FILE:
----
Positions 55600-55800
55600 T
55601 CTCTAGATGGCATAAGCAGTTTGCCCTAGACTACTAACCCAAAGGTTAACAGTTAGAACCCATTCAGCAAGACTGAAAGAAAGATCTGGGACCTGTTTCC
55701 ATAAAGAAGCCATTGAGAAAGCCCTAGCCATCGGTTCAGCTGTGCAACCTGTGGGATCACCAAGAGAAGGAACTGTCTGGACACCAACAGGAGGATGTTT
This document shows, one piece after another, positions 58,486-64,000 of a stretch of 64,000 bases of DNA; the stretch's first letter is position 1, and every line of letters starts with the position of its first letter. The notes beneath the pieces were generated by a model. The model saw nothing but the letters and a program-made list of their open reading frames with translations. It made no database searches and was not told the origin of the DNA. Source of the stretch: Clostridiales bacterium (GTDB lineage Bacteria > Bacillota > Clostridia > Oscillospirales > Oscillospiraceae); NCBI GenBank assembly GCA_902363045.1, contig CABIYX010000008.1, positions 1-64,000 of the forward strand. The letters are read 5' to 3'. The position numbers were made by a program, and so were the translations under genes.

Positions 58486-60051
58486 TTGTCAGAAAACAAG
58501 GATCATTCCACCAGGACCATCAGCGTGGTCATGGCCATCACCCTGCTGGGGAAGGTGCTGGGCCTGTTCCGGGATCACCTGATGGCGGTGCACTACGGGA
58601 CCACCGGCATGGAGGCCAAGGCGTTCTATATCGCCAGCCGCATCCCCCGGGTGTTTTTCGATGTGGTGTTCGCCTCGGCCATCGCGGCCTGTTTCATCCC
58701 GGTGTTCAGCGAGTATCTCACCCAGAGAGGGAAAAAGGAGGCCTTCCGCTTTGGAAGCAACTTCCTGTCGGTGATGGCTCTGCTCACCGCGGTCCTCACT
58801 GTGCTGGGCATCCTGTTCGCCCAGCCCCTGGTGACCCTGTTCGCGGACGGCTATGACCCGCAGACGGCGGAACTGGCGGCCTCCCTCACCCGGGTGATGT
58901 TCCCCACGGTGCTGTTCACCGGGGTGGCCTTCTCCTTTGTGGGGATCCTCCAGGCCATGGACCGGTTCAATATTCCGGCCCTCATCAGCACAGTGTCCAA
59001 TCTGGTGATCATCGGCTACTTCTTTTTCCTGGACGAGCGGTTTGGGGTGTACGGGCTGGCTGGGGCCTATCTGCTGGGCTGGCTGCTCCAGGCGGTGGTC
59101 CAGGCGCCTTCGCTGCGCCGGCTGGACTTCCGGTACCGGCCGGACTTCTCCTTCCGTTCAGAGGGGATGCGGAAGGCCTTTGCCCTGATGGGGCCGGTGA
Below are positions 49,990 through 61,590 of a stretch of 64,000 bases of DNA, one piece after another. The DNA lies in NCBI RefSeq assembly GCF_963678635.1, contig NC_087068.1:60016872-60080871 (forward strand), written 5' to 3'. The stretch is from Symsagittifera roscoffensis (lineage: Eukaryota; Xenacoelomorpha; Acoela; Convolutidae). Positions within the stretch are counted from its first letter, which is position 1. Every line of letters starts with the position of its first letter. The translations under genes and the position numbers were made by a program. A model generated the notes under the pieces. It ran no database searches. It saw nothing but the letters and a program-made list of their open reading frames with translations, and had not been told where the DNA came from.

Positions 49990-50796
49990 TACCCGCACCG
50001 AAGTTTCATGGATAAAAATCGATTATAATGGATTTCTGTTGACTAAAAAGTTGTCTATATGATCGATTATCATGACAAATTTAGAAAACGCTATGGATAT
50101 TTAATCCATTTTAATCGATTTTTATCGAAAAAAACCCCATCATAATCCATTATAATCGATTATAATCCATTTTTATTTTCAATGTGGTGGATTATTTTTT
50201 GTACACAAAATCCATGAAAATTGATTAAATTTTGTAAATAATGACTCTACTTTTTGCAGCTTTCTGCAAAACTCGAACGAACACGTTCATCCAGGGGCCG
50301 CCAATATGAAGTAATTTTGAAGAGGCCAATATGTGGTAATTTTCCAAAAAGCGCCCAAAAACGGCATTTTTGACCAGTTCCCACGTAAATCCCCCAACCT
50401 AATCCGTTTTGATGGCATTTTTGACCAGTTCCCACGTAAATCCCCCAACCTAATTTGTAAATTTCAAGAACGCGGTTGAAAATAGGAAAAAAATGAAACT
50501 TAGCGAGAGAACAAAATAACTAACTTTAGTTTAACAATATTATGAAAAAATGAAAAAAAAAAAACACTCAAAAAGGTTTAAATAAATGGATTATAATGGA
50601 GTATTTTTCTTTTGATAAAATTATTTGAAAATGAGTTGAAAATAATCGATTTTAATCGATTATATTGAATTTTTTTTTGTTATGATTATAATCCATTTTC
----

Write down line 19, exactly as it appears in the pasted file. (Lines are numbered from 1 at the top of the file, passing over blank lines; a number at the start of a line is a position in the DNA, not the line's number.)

50101 TTAATCCATTTTAATCGATTTTTATCGAAAAAAACCCCATCATAATCCATTATAATCGATTATAATCCATTTTTATTTTCAATGTGGTGGATTATTTTTT